Detecting Change in the Atlantic Meridional Overturning Circulation
Baehr, J., Keller, K. and Marotzke, J. 2008. Detecting potential changes in the meridional overturning circulation at 26°N in the Atlantic. Climatic Change 91: 11-27.
The three researchers report that continuous observations with a simulated array that mimics the continuous monitoring system deployed in the framework of the UK Rapid Climate Change program for approximately 60 years "yields a statistically significant (p < 0.05) detection with 95% reliability assuming a random observation error of 1 Sv," while "observing continuously with an observation error of 3 Sv yields a detection time of about 90 years (with 95% reliability)," and "repeated hydrographic transects every 5 years/20 years result in a detection time of about 90 years/120 years, with 95% reliability and an assumed observation error of 3 Sv."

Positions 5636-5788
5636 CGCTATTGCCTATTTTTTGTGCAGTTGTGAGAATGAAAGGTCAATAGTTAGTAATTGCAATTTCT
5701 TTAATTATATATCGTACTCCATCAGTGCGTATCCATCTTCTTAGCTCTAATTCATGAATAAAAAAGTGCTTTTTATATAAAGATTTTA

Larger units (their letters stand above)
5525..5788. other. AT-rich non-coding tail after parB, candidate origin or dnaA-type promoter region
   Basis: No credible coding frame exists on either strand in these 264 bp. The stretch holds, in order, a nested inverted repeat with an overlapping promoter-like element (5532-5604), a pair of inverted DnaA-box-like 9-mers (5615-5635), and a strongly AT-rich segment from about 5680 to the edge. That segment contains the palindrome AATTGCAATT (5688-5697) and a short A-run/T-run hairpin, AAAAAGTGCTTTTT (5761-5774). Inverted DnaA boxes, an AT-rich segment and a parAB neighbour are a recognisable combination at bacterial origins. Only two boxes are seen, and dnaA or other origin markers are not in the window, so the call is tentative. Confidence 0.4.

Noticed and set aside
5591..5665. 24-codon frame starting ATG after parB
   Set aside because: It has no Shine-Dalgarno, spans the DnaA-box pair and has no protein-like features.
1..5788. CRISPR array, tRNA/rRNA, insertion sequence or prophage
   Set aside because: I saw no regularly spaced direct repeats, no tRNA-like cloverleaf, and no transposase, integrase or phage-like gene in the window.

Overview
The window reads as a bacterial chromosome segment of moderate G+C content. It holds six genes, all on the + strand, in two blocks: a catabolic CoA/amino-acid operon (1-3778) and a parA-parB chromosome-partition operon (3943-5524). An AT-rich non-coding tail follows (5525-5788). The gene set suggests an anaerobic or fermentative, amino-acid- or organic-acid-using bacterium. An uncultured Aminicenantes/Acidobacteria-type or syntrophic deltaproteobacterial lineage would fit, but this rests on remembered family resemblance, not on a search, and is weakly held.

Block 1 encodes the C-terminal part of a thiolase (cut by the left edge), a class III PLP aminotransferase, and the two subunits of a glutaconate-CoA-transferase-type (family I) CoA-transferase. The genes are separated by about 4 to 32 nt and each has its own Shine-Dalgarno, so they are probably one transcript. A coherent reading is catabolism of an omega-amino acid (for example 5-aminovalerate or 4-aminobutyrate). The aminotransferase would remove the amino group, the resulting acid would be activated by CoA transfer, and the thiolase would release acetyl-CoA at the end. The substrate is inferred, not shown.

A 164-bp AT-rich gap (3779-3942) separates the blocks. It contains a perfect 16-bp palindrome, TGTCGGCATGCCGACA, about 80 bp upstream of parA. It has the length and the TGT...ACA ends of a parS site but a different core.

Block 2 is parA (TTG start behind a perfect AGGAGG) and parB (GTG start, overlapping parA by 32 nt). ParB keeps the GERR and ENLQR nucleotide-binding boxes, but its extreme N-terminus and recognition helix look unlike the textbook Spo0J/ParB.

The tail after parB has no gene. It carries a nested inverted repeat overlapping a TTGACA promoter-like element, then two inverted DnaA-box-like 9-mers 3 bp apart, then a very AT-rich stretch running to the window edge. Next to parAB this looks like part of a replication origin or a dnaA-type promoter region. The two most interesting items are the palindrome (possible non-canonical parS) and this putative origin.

Since Baehr et al. (2007) have already used real-world hydrographic transect data to demonstrate "there was no MOC trend over the past 50 years," we will probably have a tad more time to prepare for any undesirable consequences of a drastic decline in the Atlantic MOC than did the unfortunate folks in the non-award-winning film The Day After Tomorrow.
Baehr, J., Haak, H., Alderson, S., Cunningham, S.A., Jungclaus, J.H. and Marotzke, J. 2007. Timely detection of changes in the meridional overturning circulation at 26°N in the Atlantic. Journal of Climate 20: 5827-5841.